The movement—in-house caliber 6654— features a free sprung balance fitted with a silicon hairspring and two mainspring barrels. Power reserve is 72 hours. The calendar complication is unique to Blancpain in that it is fully secured. Generally, throughout the watch world, calendar complications are vulnerable to breakage if the owner attempts to set the calendar during those hours when the calendar is in the course of its daily automatic change. The caliber 6654 is secured against that risk. If an adjustment is made manually during the period when automatic changes are occurring, the automatic elements are disconnected, thus eliminating the risk of harm to the movement.
BATHYSCAPHE CHRONOGRAPHE FLYBACK
Historically, chronographs were not part of the diving milieu. The reason was that the pushers used for starting/stopping/return to zero, essential for every chronograph, were not water-resistant. Indeed, the inability at that time to adapt chronographs to the water environment led Blancpain’s then Co-CEO, Jean-Jacques Fiechter, to design the rotating bezel for use in timing dives, which was one of his several ground-breaking inventions that were core to the original Fifty Fathoms.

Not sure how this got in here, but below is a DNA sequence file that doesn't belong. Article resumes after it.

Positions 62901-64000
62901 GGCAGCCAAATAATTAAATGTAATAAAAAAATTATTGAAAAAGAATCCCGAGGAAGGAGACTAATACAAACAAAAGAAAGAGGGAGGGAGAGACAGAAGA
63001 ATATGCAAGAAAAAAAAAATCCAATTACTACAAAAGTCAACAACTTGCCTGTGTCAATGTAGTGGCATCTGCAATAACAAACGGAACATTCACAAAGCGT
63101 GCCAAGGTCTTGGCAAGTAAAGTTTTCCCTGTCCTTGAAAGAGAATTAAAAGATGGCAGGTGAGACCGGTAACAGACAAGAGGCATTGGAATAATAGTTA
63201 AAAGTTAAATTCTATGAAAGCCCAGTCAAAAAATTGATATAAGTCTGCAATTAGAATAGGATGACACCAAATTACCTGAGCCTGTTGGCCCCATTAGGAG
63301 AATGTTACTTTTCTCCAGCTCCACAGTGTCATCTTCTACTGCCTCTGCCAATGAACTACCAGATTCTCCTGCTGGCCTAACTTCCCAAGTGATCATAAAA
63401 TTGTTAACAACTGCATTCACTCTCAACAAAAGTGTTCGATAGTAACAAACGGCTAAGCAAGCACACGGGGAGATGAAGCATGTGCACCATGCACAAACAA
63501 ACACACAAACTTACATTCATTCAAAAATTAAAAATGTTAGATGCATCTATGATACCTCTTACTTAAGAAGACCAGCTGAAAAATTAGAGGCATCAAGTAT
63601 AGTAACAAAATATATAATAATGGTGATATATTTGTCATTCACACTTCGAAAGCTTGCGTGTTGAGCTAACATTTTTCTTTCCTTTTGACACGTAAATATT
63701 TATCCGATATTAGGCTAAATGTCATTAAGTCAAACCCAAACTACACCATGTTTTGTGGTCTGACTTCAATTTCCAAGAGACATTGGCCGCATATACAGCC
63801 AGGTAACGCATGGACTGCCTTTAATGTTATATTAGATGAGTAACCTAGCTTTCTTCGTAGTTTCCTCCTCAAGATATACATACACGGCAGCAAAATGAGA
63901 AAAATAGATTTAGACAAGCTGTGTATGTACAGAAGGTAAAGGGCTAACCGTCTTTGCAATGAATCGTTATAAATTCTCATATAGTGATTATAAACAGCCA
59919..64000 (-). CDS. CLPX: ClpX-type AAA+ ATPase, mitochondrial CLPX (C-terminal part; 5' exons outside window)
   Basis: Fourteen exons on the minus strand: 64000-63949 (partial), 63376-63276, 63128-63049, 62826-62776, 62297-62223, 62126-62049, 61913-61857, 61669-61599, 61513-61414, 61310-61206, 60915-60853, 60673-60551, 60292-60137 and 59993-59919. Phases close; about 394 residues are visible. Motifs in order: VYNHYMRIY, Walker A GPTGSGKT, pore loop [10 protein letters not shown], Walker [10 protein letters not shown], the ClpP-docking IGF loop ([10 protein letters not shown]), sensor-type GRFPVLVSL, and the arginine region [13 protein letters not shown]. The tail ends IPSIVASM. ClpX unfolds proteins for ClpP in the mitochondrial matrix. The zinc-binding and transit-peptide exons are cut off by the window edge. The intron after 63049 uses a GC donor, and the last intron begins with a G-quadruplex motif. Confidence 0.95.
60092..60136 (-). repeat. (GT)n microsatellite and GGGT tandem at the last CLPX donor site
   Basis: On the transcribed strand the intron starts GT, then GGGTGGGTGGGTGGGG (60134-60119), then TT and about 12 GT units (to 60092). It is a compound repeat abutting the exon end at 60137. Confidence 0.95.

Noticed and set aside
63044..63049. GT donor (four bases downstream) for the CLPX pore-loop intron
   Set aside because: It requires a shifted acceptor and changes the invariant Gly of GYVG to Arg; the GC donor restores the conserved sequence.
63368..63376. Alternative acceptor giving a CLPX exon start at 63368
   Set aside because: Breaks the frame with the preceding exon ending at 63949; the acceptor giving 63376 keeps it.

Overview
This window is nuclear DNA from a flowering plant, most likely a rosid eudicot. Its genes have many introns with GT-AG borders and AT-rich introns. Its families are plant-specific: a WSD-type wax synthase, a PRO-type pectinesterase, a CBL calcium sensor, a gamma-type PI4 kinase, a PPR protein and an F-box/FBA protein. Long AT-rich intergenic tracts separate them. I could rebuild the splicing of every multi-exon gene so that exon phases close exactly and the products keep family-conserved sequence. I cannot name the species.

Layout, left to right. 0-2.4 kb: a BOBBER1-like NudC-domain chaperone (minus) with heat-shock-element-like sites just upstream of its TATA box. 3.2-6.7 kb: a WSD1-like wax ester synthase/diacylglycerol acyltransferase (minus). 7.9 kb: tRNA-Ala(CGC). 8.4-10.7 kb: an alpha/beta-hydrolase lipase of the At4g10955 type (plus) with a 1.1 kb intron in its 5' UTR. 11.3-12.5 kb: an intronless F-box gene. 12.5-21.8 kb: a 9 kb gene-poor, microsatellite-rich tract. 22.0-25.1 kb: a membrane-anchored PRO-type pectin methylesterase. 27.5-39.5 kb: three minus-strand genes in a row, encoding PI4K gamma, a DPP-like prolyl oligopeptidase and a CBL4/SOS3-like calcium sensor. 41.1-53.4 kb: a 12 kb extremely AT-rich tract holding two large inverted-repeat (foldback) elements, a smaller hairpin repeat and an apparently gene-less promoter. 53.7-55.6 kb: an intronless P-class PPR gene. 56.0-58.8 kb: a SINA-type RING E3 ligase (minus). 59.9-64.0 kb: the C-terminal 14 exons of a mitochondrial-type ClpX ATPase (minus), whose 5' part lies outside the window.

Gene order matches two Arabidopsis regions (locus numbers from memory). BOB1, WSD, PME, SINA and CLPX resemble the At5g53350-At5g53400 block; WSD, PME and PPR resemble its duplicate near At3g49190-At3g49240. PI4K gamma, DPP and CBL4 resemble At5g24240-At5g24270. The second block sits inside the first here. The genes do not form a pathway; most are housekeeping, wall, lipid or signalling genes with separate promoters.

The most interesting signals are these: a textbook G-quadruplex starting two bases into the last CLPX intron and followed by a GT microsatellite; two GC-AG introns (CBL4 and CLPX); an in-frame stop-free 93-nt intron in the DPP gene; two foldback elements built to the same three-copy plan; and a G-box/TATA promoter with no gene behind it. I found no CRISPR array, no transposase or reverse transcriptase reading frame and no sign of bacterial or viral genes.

Today, however, sealed chronograph pushers have been invented, enabling the creation of diving chronographs. When diving chronographs first appeared in the Fifty Fathoms collection in 2007 with the Fifty Fathoms Chronographe Flyback and, later, the Bathyscaphe Chronographe Flyback, Marc A. Hayek, Blancpain’s CEO, emphasized that all of the timepieces in the Fifty Fathoms collection had to be fully useable underwater, and that the chronograph was a fitting member of the collection thanks to its modern sealed pushers.